The number of people with the coronavirus disease Covid-19 who had died in hospitals by the beginning of the week, Sunday 12 April, was 9,875, compared with a total of 4,313 a week earlier. Three days later it was 12,107. Boris Johnson, the Prime Minister, was discharged from hospital after a week, three days of which were in intensive care. Thanking staff and nurses who saved his life ‘when things could have gone either way’, he said: ‘We will win because our NHS is the beating heart of this country. It is the best of this country. It is unconquerable. It is powered by love.’ He recuperated at Chequers despite harsh criticism of other ministers for moving between town and country houses. It had fallen to Dominic Raab, the First Secretary of State, to act as primus inter pares in the government. He said that the 21-day review (initially by 16 April) written into the Coronavirus Regulations 2020 would not see a raising of the lockdown.
In an Easter radio message, the Queen said: ‘Dark as death can be — particularly for those suffering with grief — light and life are greater.’ The Archbishop of Canterbury, the Most Revd Justin Welby, appealed to crematoriums and local authorities: ‘Don’t just dispose of bodies like we did in the foot-and-mouth episode with cattle.’ Nick Adderley, the chief constable of Northamptonshire, said that if people didn’t heed his warning, police would start ‘checking the items in baskets and trolleys to see whether it’s a legitimate, necessary item’. Shop sales of flour had increased by 92 per cent in the four weeks to 22 March. The Office for Budget Responsibility warned that the economy could shrink by 35 per cent by June. The government extended by billions its overdraft or ‘ways and means’ facility with the Bank of England. The Jewish Chronicle went into liquidation. Border Force intercepted four boats off the coast of Kent and Sussex and took 72 migrants to Dover.
Parliament was to return, using video link, on 21 April from an Easter recess that had begun on 26 March. Shortages of personal protective equipment were reported by doctors and nurses. Workers walked out of Royal Mail sorting offices, complaining at a lack of social distancing. The Foreign Office chartered 12 flights to bring more than 3,000 stranded Britons back from India. Leonard ‘Nipper’ Read, the detective who brought the Kray twins to justice, died aged 95. Sir Stirling Moss, the racing driver, died aged 90. Tim Brooke-Taylor, the comedian, contracted Covid-19 and died aged 79. Roy Kerridge, the writer and longtime contributor to The Spectator, died aged 79. Stella Morris, a lawyer, said that the father of her sons, aged three and one, was Julian Assange, who lived in the refuge of the Ecuadorian embassy in London until last year.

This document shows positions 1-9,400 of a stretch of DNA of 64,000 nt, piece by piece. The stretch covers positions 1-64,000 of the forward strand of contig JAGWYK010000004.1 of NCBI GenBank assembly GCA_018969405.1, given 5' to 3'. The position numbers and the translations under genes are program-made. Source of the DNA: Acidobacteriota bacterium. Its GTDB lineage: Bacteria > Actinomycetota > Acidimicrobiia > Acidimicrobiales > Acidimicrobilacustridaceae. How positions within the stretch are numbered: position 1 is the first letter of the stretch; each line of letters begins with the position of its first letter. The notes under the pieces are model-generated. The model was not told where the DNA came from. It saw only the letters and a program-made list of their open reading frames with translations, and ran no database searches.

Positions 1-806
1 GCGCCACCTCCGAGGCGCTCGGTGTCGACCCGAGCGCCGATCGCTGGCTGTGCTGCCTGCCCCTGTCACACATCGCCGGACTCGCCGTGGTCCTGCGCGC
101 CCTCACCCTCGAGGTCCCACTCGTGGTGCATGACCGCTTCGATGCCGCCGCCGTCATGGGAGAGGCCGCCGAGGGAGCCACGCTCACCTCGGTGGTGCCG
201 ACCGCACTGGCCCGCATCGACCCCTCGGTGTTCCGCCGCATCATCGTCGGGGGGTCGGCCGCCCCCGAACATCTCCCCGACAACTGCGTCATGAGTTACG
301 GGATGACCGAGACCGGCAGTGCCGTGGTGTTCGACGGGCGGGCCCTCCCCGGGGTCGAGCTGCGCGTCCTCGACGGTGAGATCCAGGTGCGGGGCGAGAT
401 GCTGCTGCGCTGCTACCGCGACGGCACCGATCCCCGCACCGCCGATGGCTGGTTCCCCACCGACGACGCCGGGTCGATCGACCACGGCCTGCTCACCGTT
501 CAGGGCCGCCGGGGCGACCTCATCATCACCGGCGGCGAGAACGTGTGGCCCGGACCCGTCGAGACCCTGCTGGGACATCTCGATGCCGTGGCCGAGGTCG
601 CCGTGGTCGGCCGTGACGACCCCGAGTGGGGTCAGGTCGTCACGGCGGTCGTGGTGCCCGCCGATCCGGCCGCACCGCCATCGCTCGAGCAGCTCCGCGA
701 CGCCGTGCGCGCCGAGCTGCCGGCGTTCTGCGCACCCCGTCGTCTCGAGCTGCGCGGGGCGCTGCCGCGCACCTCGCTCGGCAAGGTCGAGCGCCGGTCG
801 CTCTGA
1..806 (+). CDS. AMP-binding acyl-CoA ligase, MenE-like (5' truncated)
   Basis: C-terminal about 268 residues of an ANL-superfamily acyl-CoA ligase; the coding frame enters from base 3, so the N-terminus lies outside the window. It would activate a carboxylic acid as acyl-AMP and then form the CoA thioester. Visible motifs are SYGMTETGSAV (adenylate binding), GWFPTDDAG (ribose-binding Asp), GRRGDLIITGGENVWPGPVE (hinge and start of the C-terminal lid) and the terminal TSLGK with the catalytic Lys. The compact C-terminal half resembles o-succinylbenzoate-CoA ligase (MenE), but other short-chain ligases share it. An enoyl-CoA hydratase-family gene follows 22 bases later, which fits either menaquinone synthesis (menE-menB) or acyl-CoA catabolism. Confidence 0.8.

By Sunday 5 April, 104,913 people with Covid-19 had died worldwide (a week earlier the total had been 64,103); 390,219 had recovered. The United States became the country most affected, with 20,086 deaths by Sunday (up from 8,243 a week earlier), 8,627 deaths in New York alone. Italy had seen 19,468 deaths (15,362 a week earlier); Spain 16,353 (11,744). Spain allowed factory and construction workers back to work. France extended its lockdown to 11 May. The global economy would shrink by 3 per cent this year, the worst contraction since the Great Depression, the International Monetary Fund predicted. Unemployment in the United States rose by 6.6 million in a week to 16.8 million. President Donald Trump said he was suspending funding to the World Health Organisation. Bernie Sanders ended his campaign for the American presidency, and endorsed Joe Biden.
The Opec cartel and some allies agreed to cut oil output by about 10 per cent. In Guangzhou, China, where thousands of Africans live, many were evicted from flats and hotels, blamed for spreading coronavirus, scores being left in the street; Nigeria said it was prepared to evacuate its citizens. India extended its lockdown, first imposed on 24 March. Buildings at Penal Colony No. 15, at Angarsk in Siberia, were set on fire as prisoners complained against bad treatment from guards.
President Bashar al-Assad of Syria had used sarin and chlorine gas in the civil war there, according to the Organisation for the Prohibition of Chemical Weapons. The President of Iraq named Mustafa al-Kadhimi, the country’s head of intelligence, as prime minister-designate, the third such nomination in ten weeks. Wildfires approached Chernobyl. CSH
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